By Travel Weekly Asia
The Maldives is poised to set a world first with the inauguration of its Floating City, which will offer thousands of waterfront residences floating alongside a functional gridwork within a 200-hectare lagoon.
In collaboration with Netherlands-based Dutch Docklands, the warm-water lagoon 10 minutes by boat from the Maldivian capital and Male International Airport has been in the making for more than a decade.
The Maldives Floating City (MFC) is envisioned as a development that would mitigate the effects of climate change and rising sea levels, featuring traditional Maldivian architecture and eco-friendly construction.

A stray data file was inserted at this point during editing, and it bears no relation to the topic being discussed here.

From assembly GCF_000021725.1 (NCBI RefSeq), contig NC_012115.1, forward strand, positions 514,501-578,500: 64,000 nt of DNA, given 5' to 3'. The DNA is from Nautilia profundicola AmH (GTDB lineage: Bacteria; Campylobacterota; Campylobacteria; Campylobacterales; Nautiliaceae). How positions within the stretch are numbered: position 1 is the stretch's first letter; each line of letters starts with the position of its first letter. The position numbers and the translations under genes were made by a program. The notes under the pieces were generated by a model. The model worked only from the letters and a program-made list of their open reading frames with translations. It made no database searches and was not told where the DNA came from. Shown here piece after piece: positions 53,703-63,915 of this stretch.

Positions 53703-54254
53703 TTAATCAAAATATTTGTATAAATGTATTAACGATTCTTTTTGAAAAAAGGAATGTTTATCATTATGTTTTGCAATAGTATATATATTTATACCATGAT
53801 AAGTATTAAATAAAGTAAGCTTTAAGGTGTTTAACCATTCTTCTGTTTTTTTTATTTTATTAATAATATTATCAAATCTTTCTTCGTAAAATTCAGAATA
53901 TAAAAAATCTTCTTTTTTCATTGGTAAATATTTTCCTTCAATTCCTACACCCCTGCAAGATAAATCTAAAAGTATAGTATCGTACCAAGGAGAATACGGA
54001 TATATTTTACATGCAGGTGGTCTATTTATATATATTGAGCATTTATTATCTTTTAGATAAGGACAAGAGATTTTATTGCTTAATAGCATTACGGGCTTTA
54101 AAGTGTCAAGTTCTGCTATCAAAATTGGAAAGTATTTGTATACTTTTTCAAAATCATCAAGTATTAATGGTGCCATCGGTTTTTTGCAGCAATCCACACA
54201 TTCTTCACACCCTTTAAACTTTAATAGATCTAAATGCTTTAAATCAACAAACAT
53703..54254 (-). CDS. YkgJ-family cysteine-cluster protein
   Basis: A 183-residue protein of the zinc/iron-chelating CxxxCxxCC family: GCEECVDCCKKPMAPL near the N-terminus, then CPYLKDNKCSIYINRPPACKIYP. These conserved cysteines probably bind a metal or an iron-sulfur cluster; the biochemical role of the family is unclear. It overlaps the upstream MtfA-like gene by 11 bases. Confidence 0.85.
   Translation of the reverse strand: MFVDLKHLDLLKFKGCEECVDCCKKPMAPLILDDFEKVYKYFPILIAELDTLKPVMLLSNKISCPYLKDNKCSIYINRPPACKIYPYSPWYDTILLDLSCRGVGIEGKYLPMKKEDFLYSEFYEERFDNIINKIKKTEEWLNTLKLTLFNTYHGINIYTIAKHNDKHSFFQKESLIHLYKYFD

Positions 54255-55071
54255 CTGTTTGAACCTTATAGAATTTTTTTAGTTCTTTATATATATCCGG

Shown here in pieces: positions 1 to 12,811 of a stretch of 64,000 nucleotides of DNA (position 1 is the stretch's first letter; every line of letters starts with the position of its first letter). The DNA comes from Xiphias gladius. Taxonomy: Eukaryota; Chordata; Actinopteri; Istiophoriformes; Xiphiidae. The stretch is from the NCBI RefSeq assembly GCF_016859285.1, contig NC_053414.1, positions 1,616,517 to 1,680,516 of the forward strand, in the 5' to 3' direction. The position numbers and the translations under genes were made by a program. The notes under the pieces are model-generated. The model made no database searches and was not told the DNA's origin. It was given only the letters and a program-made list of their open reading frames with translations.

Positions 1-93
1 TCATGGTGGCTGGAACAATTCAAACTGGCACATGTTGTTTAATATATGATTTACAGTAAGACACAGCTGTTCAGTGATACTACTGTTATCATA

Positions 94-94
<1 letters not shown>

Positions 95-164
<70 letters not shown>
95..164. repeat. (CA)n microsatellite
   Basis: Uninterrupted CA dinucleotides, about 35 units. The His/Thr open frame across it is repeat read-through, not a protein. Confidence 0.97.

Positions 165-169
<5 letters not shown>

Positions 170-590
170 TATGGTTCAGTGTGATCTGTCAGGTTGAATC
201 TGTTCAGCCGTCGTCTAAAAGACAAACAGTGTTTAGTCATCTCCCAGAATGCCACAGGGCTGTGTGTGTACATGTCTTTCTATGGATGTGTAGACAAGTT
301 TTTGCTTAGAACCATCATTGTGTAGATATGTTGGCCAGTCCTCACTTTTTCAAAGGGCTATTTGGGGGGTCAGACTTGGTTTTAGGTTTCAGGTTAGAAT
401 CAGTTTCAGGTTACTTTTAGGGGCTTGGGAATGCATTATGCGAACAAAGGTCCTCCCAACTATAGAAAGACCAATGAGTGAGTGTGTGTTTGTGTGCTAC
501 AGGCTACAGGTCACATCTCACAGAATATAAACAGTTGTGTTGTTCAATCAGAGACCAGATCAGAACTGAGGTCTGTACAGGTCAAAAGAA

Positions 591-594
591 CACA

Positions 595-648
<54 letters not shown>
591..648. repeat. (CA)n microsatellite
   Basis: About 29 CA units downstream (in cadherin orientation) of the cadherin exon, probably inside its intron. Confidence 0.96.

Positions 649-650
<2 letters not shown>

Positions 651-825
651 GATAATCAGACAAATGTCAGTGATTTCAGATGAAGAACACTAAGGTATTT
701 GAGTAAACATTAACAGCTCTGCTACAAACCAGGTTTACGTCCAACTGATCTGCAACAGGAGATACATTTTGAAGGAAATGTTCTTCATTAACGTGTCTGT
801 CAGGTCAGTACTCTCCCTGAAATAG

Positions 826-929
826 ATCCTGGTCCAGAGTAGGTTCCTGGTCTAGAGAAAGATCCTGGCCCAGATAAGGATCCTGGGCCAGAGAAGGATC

Urban-planning and architecture firm Waterstudio is responsible for creating the on-water urban grid, which is flexible enough to evolve along with its changing inhabitants and global visitors. Buildings will be low-rise flanked by palm-lined streets, with shops, services and homes linked by a network of bridges, canals and docks.
Also joining the MFC homes are hotels, F&B, retail, a marina, hospital, school and government buildings.
“MFC does not require any land reclamation, therefore has a minimal impact on the coral reefs,” said Mohamed Nasheed, who served as president of the Maldives from 2008- 2012, and is also speaker of parliament and CVF ambassador of Ambition.
“What’s more, giant, new reefs will be grown to act as water breakers. Our adaption to climate change mustn’t destroy nature but work with it, as the MFC proposes. In the Maldives we cannot stop the waves, but we can rise with them.”
Already in the tail end of planning stages, construction for MFC will begin in 2022 and will be completed in phases over the next half decade.
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